Share and share alike
QUESTION: My wife and myself have built up a substantial share portfolio totalling £500,000. We have just completed an inheritance tax review of our joint estate which totals £2.4m. We do not need the income from the share portfolio and are thinking of gifting it to our two daughters, one is resident in Northern Ireland and one is resident in the Republic of Ireland. What are the tax implications?
ANSWER: For yourself and your wife, there are three taxes to immediately consider - capital gains tax (CGT), inheritance tax (IHT) and income tax (IT).
If the share portfolio has increased significantly in value since the individual stocks were purchased, then as the transfer to your daughters is a connected party transfer it is deemed to take place at market value which will trigger a UK capital gain or a capital loss if there has been a reduction in value. UK tax payers pay capital gains tax on share gains at either 10 per cent or 20 per cent depending on whether they are basic or higher rate tax payers.
You could consider gifting the shares over a period of time and using your CGT tax free annual exemptions however, your joint annual exemption is £25,000 and it would take too long to remove the entire portfolio from your estate this way. The best thing therefore is to analyse the entire portfolio to determine the level of gains, losses therein before taking any action.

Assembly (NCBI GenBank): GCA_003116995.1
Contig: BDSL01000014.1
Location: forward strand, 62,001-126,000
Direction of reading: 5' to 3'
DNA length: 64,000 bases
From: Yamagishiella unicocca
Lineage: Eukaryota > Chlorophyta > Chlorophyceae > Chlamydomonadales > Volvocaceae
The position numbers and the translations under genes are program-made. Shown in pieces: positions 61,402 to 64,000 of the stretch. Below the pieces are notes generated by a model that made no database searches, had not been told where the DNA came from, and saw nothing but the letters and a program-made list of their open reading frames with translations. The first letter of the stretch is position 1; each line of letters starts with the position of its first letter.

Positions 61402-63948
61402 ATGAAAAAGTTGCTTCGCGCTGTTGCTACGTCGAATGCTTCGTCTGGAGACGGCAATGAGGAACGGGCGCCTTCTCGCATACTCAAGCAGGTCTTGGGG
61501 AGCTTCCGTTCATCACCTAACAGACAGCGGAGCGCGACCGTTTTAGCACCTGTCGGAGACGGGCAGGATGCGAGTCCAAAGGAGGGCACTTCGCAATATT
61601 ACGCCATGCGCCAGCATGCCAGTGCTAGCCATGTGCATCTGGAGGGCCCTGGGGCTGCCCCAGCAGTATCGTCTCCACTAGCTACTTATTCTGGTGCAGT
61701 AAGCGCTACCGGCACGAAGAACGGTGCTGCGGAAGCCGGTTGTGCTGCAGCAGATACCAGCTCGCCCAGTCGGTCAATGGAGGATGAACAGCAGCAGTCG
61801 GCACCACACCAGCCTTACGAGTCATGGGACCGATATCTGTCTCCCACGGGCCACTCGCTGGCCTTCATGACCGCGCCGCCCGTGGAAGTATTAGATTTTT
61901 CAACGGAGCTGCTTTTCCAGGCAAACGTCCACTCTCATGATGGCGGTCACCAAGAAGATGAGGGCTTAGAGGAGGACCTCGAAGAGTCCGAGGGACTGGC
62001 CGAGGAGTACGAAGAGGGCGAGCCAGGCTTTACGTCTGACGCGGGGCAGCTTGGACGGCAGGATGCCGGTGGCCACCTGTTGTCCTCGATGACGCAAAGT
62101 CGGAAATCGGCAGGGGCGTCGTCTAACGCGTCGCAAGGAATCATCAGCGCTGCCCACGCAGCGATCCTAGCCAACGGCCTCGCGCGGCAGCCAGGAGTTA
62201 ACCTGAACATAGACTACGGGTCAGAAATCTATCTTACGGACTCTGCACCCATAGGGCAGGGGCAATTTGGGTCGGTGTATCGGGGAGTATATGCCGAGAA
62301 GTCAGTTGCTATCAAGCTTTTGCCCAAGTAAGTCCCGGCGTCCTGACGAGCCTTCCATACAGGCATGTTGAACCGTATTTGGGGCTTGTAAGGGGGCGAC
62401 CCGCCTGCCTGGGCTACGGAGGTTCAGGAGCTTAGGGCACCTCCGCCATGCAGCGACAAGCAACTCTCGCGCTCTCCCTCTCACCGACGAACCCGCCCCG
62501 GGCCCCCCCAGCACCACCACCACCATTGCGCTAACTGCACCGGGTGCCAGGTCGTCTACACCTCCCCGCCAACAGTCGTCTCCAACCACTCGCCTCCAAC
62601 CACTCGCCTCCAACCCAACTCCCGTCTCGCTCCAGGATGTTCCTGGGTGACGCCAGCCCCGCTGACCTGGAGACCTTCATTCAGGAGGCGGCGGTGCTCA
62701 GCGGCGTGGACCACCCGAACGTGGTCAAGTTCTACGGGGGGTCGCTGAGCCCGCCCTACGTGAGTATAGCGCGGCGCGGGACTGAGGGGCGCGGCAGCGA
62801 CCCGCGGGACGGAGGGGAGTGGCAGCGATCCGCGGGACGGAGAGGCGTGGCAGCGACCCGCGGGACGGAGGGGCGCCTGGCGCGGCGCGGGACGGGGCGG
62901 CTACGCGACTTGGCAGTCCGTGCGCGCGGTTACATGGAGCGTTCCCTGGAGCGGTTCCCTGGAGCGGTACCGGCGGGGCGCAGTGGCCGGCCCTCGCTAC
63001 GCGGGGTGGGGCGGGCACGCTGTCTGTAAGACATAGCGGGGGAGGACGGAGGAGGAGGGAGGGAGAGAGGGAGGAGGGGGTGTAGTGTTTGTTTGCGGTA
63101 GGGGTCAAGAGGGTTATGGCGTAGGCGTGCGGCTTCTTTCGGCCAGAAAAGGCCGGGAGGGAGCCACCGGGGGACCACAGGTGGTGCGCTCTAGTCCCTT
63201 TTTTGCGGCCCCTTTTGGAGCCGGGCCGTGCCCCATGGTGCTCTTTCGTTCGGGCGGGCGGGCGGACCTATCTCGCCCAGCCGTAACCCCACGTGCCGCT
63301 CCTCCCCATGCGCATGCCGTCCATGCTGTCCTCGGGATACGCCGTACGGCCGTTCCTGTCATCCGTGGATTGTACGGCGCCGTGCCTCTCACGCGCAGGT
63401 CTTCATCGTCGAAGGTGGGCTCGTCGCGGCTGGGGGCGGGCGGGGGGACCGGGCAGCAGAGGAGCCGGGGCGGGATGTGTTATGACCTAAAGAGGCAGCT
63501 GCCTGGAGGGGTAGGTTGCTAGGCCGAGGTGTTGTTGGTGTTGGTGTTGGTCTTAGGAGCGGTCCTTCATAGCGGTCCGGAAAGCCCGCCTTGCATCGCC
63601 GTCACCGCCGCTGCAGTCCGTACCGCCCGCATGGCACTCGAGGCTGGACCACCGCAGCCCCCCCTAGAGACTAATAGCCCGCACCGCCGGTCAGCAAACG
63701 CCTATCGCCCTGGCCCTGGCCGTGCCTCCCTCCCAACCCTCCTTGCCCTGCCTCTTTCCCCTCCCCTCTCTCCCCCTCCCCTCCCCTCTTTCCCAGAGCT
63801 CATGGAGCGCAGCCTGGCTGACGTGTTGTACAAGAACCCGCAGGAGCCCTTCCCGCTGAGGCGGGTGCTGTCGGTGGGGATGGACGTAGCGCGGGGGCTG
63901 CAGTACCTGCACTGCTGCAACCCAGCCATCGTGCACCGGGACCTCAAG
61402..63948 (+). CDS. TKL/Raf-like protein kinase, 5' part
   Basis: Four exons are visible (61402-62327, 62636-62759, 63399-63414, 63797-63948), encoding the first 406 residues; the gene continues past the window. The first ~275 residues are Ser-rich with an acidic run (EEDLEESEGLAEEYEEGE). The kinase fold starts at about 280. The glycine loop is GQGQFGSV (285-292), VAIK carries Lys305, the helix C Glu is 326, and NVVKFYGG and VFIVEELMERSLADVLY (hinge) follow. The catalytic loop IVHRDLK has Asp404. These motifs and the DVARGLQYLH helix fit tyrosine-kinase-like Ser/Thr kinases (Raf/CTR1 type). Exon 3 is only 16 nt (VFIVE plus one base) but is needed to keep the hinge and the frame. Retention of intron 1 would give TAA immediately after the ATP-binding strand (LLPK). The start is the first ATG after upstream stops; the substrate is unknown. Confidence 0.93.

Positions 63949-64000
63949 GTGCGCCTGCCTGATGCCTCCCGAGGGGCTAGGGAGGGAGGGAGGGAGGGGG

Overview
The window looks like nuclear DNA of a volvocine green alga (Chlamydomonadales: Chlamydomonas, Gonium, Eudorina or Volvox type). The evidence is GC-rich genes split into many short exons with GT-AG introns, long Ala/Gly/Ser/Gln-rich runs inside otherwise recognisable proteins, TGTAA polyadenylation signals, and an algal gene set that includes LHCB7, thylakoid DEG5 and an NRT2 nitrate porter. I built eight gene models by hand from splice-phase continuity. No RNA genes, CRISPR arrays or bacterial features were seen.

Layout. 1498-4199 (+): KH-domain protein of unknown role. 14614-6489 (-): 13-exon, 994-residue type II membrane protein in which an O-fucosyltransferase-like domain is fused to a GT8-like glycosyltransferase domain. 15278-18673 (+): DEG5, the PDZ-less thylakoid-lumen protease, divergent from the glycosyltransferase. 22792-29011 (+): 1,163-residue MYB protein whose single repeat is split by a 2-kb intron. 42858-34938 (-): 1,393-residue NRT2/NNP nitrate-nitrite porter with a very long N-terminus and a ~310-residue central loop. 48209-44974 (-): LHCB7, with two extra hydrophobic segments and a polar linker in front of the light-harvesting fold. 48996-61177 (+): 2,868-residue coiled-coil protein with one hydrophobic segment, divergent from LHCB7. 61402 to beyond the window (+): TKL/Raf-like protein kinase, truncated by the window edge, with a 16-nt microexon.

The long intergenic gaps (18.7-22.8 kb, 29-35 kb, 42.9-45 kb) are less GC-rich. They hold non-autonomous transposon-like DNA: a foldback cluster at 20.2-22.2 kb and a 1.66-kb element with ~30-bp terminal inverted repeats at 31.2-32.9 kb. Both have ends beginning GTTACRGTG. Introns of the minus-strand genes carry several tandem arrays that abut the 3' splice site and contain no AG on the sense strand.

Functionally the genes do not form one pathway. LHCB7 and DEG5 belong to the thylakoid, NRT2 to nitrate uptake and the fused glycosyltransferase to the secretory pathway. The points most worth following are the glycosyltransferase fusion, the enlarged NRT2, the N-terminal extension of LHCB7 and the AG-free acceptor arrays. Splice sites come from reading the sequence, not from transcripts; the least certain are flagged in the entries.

From an IHT perspective, the gift will be a potentially exempt transfer (PET) in the UK meaning that after three years following the date of the gift, the standard inheritance tax rate of 40 per cent reduces by 8 per cent a year until the gift is completely exempt from IHT after seven years.
The removal of £500,000 from your estate will reduce your estate below £2m and therefore this will prevent the residential nil rate band (£175,000 from April 6 2020) from being tapered. This means that together yourself and your wife can have a total estate of £1m before any inheritance tax is levied on second death.
Given that your joint estate is just below £2m, you should consider further inheritance tax mitigation measures unless you feel that between now and your deaths, you will substantially deplete your estates in retirement.
Your daughter living in the Republic, however, will fall within the capital acquisitions tax (CAT) regime. This means that she can receive gifts totalling €335,000 from both yourself and your wife in your lifetime and any gifts above this threshold are taxed at 33 per cent in RoI. The gift therefore of a £250,000 share portfolio will substantially eat into this lifetime threshold.
Finally, there are obvious income tax implications of making the gifts to your daughters of the share portfolio as the dividend income will no longer be taxed on yourself and your wife rather it will become income in the hands of your daughters taxable in the UK for one daughter and the Republic of Ireland for the other.
:: Paddy Harty (email@example.com) is director at PKF-FPM Accountants (www.pkffpm.com). The advice in this column is specific to the facts surrounding the question posed. Neither The Irish News nor the contributors accept any liability for any direct or indirect loss arising from any reliance placed on replies